Make A Plan
Don't think it won't happen to you
It can and will happen to you!
Overall, 91% of Americans say they’ve experienced a natural disaster. Of the 91% of Americans living in an area with increased risk, nearly all (92%) have been negatively impacted by natural disasters. Power outages (79%) are the most common impact, but among those who’ve been impacted financially:
26% have experienced damage to their place of residence
19% have lost income
19% have experienced damage to their vehicles
17% have been evacuated
Make A Plan
Plan today. Your family may not be together if a disaster strikes. Know how you’ll contact one another and reconnect if separated. Establish a family meeting place that’s familiar and easy to find.
Consider your unique needs.
Where you live, and the specific needs of your family members are major factors to consider in your home emergency plan. Know what natural disasters could occur in your area and how best to prepare for emergencies like hurricanes, severe flooding, volcanoes, or tornadoes.
In addition, determine if you need to make special accommodations for certain family members, such as senior citizens, family members with disabilities, infants, and young children. You should also consider the medical and dietary needs of all members of your household.
Make a disaster supplies kit.
A disaster supplies kit is a great way to have everything you need in one place to evacuate quickly. Ideally, your kit should fit in one or two easy-to-carry bags and contain items to help you survive for at least 72 hours. (Build A Kit | Ready.gov)
Know where to go.
Every emergency is different, so your safe space will vary by situation. First, find safe places in your home for every situation where you would need to take shelter, like an earthquake or tornado. Second, find a meeting spot right outside your home in case of a fire or other sudden emergency. Third, determine where you would go if you were asked to evacuate or could not return home, and plan the route you would take to get there. (Evacuation | Ready.gov)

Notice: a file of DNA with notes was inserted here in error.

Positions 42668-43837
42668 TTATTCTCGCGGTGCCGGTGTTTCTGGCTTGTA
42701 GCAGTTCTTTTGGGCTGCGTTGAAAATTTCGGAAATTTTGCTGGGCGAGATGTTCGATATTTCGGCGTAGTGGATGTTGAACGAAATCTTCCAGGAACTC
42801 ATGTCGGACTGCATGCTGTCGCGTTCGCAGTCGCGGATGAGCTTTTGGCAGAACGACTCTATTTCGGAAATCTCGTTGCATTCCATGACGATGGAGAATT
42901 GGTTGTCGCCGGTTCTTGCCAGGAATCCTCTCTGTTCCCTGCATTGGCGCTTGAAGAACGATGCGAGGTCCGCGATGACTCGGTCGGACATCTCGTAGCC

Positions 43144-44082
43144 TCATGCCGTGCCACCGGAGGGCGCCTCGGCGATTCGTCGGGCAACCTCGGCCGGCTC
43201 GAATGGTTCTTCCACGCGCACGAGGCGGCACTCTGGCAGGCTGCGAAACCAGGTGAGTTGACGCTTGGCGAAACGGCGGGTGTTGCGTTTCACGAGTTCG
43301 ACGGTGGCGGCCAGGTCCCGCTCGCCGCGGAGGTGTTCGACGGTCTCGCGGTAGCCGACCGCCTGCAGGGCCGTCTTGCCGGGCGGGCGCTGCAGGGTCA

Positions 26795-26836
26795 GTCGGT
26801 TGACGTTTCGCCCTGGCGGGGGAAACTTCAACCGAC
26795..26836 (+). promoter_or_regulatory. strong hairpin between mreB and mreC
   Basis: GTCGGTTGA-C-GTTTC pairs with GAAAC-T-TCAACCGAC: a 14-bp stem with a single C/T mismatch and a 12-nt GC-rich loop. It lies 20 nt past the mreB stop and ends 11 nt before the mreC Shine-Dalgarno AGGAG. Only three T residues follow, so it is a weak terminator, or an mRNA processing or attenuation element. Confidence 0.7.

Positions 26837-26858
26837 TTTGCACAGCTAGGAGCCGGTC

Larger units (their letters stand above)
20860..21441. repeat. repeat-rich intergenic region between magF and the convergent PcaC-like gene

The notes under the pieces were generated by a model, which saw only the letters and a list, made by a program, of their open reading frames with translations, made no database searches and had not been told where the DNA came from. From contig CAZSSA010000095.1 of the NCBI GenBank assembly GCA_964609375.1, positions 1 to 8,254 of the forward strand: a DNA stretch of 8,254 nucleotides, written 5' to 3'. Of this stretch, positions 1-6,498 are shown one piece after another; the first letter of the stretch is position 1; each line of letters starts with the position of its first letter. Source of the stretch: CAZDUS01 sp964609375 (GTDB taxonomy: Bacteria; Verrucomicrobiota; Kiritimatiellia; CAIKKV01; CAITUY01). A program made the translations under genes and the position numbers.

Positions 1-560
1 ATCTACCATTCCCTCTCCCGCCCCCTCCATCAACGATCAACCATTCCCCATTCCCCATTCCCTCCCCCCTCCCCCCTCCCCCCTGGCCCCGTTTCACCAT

Create a family communication plan. The plan should include information on how you will receive local emergency alerts (radio, TV, text, etc.) and how to contact each other.
Make sure all family members have emergency phone numbers saved in their cell phones and written down. Include numbers for each family member, the police station, a nearby hospital, and an out-of-area emergency contact. Keep a written list in your car, home, backpack, purse, etc.
It may be easier to reach someone out of town if an emergency affects your neighborhood, so designate an out-of-area contact. Instruct all family members to keep in touch with this emergency contact to inform them they are safe. (Make a Plan Form | Ready.gov)
Protect your pets.
When planning for an emergency, don’t forget about your pets! Remember to include items for your pet in your disaster kit. (Prepare Your Pets for Disasters | Ready.gov)
Write it down and practice.
Make sure you get your emergency plan down on paper with detailed instructions for each situation. How you react to a tornado will be very different than how you react to an evacuation, so you must have a plan for each one.